|David Baird Sr|
He emigrated from Ulster to the United States in 1856, following his brother William, who had emigrated some years earlier, and he joined him in Baltimore, Maryland. David entered the lumber business in Port Deposit, Maryland, and then in 1859 he moved to Camden, where he continued in the lumber business and also engaged in banking.
On 23 January 1868 he married Christiana Beatty, daughter of William and Mary Beatty of Philadelphia.
He was a member of the Board of Chosen Freeholders of Camden County from 1876 to 1880 and also served as the sheriff of Camden County from 1887 to 1889 and from 1895 to 1897. David Baird was an unsuccessful candidate for election to the United States Senate in 1910 but he was appointed to the Senate on 23 February 1918 to fill the vacancy caused by the death of William Hughes. Subsequently he was elected as a Republican on 5 November 1918 and served until 4 March 1919, when he did not run for re-election.
Afterwards he resumed his former business pursuits in Camden and was a prominent figure in the city. He attended the Centenary Methodist Episcopal Church and was also a member of Ionic Masonic Lodge no 94. David Baird died in Camden on 25 February 1927, and he was interred in Harleigh Cemetery.
On 30 November 1929 he was appointed as a Republican to fill a vacancy in the United States Senate and he served from 30 November 1929 to 2 December 1930. He was not a candidate for election to the vacancy in 1930. Baird was an unsuccessful candidate for Governor of New Jersey in 1931, after which he resumed his former business pursuits.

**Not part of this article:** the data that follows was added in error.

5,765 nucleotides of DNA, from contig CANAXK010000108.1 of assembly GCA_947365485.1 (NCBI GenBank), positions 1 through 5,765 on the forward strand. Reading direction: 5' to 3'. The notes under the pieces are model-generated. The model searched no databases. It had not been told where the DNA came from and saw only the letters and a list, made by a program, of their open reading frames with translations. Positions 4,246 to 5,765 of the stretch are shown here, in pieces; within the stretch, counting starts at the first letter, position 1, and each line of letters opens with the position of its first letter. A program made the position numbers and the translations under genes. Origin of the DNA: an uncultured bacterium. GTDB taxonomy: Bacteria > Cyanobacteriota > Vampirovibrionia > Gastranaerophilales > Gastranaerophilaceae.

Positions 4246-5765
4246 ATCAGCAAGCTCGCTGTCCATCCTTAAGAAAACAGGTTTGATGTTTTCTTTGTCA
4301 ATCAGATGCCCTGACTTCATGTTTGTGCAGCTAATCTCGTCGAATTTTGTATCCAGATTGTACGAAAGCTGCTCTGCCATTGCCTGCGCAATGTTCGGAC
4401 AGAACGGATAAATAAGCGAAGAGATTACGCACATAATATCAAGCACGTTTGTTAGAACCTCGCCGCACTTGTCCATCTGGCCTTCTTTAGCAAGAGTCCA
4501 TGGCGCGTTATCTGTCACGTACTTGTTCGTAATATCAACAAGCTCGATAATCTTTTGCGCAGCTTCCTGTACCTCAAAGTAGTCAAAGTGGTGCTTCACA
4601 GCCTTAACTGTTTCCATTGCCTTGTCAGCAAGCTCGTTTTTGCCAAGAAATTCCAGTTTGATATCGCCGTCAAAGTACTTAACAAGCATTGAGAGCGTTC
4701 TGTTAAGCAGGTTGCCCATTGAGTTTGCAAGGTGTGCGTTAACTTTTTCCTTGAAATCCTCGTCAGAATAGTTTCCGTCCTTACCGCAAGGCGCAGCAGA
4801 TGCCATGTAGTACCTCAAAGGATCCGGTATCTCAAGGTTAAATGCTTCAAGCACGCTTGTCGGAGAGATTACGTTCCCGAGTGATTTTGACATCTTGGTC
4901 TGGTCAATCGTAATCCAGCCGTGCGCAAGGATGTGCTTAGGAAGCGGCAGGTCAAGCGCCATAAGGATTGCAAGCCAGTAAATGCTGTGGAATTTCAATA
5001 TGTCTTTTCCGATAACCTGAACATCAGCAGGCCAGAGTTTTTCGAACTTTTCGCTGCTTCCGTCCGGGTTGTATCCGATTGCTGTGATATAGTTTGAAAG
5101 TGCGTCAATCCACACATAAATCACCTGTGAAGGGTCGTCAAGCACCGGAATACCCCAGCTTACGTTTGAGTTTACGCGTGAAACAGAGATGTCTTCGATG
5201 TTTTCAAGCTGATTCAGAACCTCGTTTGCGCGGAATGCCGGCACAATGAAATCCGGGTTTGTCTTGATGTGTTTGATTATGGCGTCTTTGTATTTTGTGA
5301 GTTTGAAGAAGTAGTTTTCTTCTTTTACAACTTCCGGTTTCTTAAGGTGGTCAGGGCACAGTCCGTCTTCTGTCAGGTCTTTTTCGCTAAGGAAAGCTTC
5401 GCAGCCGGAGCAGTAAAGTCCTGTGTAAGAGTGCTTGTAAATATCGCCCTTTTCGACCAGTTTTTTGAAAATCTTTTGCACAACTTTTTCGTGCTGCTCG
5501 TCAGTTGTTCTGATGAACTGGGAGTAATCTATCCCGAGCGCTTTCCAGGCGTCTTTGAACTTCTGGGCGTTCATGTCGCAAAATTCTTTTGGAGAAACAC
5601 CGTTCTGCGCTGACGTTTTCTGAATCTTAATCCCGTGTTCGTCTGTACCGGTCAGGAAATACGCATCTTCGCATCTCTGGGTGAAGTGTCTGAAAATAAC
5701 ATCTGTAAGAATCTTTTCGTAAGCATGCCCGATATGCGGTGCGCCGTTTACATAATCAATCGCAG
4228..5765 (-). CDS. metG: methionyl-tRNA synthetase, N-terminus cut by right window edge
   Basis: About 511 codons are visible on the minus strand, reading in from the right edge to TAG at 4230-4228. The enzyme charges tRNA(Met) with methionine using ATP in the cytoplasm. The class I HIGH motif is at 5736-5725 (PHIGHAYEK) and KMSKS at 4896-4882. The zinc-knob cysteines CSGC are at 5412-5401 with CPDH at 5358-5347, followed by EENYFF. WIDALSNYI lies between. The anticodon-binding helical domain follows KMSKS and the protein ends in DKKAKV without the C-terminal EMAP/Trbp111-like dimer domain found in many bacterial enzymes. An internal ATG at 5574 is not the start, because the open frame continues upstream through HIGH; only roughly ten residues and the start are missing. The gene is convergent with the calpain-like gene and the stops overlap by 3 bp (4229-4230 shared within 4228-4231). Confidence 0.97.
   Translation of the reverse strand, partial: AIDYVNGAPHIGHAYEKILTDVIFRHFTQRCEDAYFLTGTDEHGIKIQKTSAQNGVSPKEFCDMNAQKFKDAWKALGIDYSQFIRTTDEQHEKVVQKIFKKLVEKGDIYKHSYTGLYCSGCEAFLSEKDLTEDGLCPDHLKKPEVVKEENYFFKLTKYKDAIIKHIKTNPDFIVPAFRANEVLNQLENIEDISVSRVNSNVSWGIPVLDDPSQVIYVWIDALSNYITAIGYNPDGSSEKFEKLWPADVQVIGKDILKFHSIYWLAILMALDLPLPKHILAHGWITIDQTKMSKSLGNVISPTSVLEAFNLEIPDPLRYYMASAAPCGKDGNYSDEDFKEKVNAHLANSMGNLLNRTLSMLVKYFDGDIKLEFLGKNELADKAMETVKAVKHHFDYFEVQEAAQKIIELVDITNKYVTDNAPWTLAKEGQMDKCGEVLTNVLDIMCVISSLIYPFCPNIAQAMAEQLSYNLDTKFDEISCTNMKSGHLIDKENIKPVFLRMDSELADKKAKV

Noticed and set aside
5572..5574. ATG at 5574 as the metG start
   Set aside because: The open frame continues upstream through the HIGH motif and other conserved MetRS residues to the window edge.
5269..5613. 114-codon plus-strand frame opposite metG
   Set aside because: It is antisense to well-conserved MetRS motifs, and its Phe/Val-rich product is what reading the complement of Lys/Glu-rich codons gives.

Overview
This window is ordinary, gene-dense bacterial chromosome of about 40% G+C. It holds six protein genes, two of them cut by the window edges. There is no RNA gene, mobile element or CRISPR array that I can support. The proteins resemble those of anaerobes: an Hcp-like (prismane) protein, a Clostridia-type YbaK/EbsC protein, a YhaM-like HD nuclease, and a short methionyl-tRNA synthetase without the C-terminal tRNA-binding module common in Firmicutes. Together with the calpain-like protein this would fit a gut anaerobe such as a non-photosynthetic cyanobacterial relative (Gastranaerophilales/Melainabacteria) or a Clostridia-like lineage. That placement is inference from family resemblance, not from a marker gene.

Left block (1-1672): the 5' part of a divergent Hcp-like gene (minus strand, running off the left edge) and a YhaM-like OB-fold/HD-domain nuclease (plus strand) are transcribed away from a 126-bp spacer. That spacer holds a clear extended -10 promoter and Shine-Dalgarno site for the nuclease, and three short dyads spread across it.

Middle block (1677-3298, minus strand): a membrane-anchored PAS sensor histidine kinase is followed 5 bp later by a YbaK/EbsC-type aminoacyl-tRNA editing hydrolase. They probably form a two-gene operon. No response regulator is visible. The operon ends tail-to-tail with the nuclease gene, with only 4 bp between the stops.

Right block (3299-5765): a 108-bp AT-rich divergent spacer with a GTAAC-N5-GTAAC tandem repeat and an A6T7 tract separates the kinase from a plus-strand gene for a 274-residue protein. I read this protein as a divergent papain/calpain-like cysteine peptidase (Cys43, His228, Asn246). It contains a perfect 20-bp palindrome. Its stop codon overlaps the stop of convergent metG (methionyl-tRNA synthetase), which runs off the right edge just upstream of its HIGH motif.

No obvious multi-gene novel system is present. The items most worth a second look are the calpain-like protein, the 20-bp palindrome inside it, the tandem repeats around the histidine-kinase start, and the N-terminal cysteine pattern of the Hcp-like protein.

Later he worked as an insurance broker. He acquired an interest in the Smith-Austermuhl Insurance Company and by 1947 he was president of that enterprise.
On 7 June 1950 he announced the closing of the David Baird Company lumber business that his father had founded in the 1870s. However the Baird family remained in lumber for many years, operating the Haddonfield Lumber Company.
David Baird Jr died in Camden on 28 February 1955, aged 73, and was buried in the Baird mausoleum in Harleigh Cemetery.
Ulster emigrants made their mark in almost every part of the United States of America and there is a hardly a city, town of community without some evidence of that influence.